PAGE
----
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University of Basel

Medieval studies on the holodeck

Lucas Burkart, Jan Rüdiger

The kings of the Middle Ages can be found around and about – even today. Recently, another monarch celebrated his enthronement – almost entirely behind closed doors. This has more to do with medieval history than you might initially think. It also shows why medieval history cannot put complete faith in its own cast of characters.

Kings clearly fall within the remit of historians of the Middle Ages. Surely there can be no dispute about that. Henry, Charles, Rudolph, Arthur and the rest of the curly-headed horsemen in their red cloaks who gallop through our children’s books and feature films are medieval, after all. Of course, kings are still around – and were around before then – in Europe and other parts of the world. However, the fact is that the ‘real’ kings belong in the Middle Ages and that they are somehow ‘more real’ there than anywhere else.

An age of kings

This explains why kings have for so long being central to medieval studies, as well as why we like to assume that the European monarchies as they have developed down to the present day represent the ‘natural’ continuation of medieval Christian kingship. Crowned heads such as those of England and Denmark, with a line of succession going back 1,000 years or more, fit that image wonderfully – they are medieval, right up to today.

Of course, we know full well that that isn’t true. The seven European kingdoms in existence today have been shaped by the same profound changes – revolutions, coups and civil wars – as the rest of the continent, making it easy to dismantle the claims to continuity that the Danes and English (and others) love to make. Even while they take in the splendor of golden coaches and long, ermine-lined robes at the opening of Parliament, weddings or coronations, onlookers are constantly being reminded that this or that ceremony has been around for 150 years at most. Rarely have a historian and his work become part of common knowledge so quickly as Eric Hobsbawm and his Invention of Tradition.

Moreover, the form of government bears little relationship to the title held by the person in a state who signs the laws. As early as 1867, Walter Bagehot distinguished between the dignified parts of the British constitution, above all the queen, and its efficient parts. And taken as a whole, today’s monarchies seem to be more ‘democratic’, if anything, than the European average, although that can have little to do with the kings themselves. Monarchies are therefore no less modern than they are medieval.

History as a place of longing

Yet there is something more to the idea of a ‘king’ – something immune to the arguments of political scientists and transcending the national distinctions that operate so powerfully in other spheres. Felipe and Letizia or Kate and William have the ability to touch even people with no interest in politics. There is something pre-modern about them. However, it can hardly be Weber’s ‘charisma’, which tends rather to be the preserve of politicians from states that did not exist even 30 years ago. Perhaps it is just the word ‘king’, and the short cut to the Middle Ages that it promises. That is as far back as the time machine (still) goes – with medieval, you can’t go wrong.

So, the medieval kings are everywhere. It would seem that the historical material for the period between 500 and 1500 is best organized around this group of a few hundred people. But they are not just people, of course!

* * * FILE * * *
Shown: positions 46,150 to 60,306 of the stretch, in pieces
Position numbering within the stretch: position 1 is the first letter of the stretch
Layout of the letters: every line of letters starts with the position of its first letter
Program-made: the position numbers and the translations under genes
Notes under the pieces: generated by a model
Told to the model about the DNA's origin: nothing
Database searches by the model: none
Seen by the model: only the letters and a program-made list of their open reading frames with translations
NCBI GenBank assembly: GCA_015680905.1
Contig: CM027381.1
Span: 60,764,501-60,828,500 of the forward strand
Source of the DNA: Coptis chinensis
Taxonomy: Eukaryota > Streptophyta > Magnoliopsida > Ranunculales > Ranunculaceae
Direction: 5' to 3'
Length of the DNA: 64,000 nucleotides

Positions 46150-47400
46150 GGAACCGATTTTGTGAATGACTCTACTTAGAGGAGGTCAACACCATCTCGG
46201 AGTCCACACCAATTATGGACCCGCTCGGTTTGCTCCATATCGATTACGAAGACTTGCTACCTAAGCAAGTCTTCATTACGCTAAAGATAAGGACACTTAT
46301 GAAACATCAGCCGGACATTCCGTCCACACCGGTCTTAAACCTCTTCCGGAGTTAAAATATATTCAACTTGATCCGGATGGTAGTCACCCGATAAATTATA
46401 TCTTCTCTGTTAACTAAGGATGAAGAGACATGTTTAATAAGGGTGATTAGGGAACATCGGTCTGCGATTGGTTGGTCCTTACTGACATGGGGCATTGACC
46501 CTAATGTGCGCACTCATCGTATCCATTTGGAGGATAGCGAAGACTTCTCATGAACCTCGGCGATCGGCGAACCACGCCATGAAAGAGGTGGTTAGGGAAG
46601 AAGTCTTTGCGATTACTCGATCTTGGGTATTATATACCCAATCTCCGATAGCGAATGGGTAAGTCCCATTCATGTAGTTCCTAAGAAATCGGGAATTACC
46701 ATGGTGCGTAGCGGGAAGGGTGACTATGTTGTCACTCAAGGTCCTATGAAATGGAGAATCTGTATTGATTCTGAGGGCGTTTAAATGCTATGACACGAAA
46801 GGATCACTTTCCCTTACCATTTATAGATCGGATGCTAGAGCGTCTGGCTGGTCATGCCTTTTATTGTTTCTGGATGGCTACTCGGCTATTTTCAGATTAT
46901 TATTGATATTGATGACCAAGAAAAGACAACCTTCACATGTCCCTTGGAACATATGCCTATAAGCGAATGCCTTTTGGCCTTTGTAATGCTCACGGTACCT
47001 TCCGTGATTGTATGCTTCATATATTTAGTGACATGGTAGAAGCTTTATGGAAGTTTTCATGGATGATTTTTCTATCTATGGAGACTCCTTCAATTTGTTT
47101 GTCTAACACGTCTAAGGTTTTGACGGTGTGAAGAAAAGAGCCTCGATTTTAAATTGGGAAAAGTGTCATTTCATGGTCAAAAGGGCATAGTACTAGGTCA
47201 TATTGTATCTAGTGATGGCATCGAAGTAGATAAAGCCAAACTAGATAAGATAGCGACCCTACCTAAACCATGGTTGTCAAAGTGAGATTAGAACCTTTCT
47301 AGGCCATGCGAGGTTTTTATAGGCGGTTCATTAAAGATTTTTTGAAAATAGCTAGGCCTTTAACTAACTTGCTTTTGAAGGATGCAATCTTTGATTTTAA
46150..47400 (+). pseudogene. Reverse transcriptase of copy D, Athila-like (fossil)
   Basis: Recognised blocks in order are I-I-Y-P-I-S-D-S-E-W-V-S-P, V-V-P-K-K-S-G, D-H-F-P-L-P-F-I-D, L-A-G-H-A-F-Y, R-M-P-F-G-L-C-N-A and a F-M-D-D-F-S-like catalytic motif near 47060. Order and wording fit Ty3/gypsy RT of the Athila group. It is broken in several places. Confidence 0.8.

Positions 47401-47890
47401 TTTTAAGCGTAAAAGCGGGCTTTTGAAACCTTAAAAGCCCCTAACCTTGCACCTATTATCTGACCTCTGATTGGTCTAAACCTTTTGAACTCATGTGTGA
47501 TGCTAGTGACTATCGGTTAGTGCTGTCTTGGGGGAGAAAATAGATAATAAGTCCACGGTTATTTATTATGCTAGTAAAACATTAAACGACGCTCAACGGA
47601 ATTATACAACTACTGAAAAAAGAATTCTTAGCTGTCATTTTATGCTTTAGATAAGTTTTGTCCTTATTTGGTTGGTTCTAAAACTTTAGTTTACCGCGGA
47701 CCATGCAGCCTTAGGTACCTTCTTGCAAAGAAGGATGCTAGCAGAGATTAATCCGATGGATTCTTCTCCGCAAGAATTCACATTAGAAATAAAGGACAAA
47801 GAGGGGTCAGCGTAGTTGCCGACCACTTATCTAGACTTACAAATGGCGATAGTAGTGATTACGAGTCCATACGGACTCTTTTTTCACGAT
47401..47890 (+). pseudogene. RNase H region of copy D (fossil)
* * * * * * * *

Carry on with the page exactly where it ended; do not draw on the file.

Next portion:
In his study The King’s Two Bodies, Ernst Kantorowicz described not just the wealth of symbolism generated by kingship as a legal fiction in medieval Christendom but how this served to legitimate monarchical rule by emphasizing its continuity. Not only does the king possess a mortal body, he symbolizes a ‘body politic’ that can never die: “Le roi est mort, vive le roi!” Sovereignty was always linked somehow to God and his apologists in this world, the theologians and clever legal scholars, who drew on the remnants of Roman law to achieve their ends.

Basing himself on a concept developed by a jurist from the Tudor period, Kantorowicz interpreted medieval kingship as political theology. In so doing, he rejected the negative view associated with the ‘classical’ history of political thought, which held that really there was no political theory between Cicero and William of Ockham. Rightly, Kantorowicz argued that theology is also political theory and that the tradition of explicit discussion of the polis and the state that begins with Aristotle is just one way (our own) of thinking about the whole issue. This was an important contribution to the understanding of the question of ‘the West vs. the rest’, with which political anthropology had been grappling since the 1960s.

Implicitly, therefore, the medieval ages were assigned to the ‘rest’. The era has become a foreign country, alternatively dark or dreamlike, within our own culture – with the added attraction that all of it is set ‘here’, producing a thrilling interplay that sustains today’s thriving tourist industries. As such, it is again what it has mostly been since its invention as a period in the 14th century: deficient, beautiful in the neoromantic sense, and, unlike a lot of things to do with history, reassuringly over.

It’s just words

Since the Middle Ages became popular once again in these terms, academics have been clustering together more and more across disciplinary boundaries in ‘Mittelalterzentren’ grouped as ‘Medieval Studies’. As a result, the intellectual approach and methodology associated with a particular discipline has been replaced by the object of study – those 1,000 years – as the main organizing principle in the field. This helps boost the kings’ status still further, as we see them everywhere, as in a hologram. Historians find that their chronicles and annals are divided up by reign and their documents are dated by regnal years, while art historians hunch over illuminated liturgical manuscripts full of political iconography; scholars with an interest in media and ritual study coronation orders, specialists in German and Romance literature read courtly novels about King Arthur, while their counterparts in Scandinavian studies read the kings’ sagas. In short, kings are so clearly everywhere that it would seem absurd to call into question their overwhelming importance for ‘the Middle Ages’.